The exact date of the creation of the castle is unknown, later sources only give a not very sure year 1284. In historical documents the castle appeared only in 1429, although its architectural form allows us to assume that the stone fortifications in place of earlier wood and earth ramparts could have been created in the mid-fourteenth century, and even at the end of the thirteenth century. The castle was one of several strongholds constituting the economic base of the commandry of Wenden. Due to not too much importance, it did not appear too often in the sources. Like most of the Livonian castles, Trikaten was destroyed by the army of Ivan the Terrible in the second half of the 16th century. After a short reign of the Polish–Lithuanian Commonwealth, it was occupied by the Swedes and finally destroyed during the war with Russia at the beginning of the 18th century.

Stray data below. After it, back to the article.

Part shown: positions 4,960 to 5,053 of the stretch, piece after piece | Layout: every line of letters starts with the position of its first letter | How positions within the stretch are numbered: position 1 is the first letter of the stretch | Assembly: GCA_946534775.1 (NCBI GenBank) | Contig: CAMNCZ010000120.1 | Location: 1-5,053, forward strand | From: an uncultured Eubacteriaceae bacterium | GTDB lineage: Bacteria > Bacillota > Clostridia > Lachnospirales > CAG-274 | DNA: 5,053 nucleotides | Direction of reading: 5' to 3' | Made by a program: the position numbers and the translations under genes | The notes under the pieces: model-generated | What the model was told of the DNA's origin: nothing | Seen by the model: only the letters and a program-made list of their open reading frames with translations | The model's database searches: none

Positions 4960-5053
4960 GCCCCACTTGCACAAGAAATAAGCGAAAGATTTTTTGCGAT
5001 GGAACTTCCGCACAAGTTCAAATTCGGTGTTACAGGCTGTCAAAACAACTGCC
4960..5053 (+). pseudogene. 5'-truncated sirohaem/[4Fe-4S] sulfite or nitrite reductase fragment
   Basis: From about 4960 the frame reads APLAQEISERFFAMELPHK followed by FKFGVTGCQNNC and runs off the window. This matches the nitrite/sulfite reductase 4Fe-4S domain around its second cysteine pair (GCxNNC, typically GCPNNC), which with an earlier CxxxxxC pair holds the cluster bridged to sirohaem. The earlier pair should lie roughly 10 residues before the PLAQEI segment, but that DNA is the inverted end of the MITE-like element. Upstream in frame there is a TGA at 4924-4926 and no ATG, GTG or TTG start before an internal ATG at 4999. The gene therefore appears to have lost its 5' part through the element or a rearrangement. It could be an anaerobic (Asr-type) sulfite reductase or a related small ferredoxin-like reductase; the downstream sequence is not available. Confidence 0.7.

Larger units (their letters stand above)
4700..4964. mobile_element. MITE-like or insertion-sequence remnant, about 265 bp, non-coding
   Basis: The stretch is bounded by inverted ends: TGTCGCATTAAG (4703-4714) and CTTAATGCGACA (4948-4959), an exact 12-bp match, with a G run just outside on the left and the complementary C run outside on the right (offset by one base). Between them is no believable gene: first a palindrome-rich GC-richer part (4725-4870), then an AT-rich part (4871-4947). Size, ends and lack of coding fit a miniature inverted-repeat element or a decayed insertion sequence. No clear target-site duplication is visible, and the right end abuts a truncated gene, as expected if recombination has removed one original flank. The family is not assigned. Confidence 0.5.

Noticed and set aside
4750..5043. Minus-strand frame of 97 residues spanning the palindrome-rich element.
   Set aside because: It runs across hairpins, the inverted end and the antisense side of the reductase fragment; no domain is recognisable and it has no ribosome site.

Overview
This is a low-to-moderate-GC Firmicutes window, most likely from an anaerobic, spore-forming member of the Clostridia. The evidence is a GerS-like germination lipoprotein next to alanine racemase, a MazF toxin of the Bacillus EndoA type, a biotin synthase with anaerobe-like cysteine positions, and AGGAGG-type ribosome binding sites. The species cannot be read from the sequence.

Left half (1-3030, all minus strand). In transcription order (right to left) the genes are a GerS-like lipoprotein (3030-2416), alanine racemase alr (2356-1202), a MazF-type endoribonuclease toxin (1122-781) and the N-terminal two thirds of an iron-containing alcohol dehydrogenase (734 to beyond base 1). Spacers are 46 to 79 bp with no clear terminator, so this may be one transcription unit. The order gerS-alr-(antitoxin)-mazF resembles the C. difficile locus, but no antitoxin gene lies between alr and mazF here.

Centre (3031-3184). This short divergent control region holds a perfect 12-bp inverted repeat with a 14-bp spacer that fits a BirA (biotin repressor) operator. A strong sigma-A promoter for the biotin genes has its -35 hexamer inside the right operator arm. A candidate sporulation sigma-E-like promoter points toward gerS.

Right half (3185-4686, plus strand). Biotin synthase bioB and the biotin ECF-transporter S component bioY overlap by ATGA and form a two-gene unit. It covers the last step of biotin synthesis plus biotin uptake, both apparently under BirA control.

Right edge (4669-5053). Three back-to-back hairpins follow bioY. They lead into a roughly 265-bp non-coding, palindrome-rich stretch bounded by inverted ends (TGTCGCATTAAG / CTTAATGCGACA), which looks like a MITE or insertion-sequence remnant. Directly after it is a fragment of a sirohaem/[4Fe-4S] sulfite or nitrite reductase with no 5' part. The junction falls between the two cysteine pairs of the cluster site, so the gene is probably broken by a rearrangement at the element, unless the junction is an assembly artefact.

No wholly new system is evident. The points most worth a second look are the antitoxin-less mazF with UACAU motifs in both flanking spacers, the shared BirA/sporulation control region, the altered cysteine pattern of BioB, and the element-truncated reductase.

The stronghold consisted of an outer bailey and an upper castle separated from it by a moat. East and north-west wing of upper castle had buildings. The main element of the castle defense was the main tower located in the north-east corner of the upper castle, next to the gate leading to the bailey. An additional, external protection was provided by the nearby river from the east, west and south.
Only a few and a dozen meters long fragments of defensive walls and a part of the base of the tower have survived to the present. Currently, the castle area has a park and a small stage where cultural events are organized.
Borowski T, Miasta, zamki i klasztory, Inflanty, Warszawa 2010.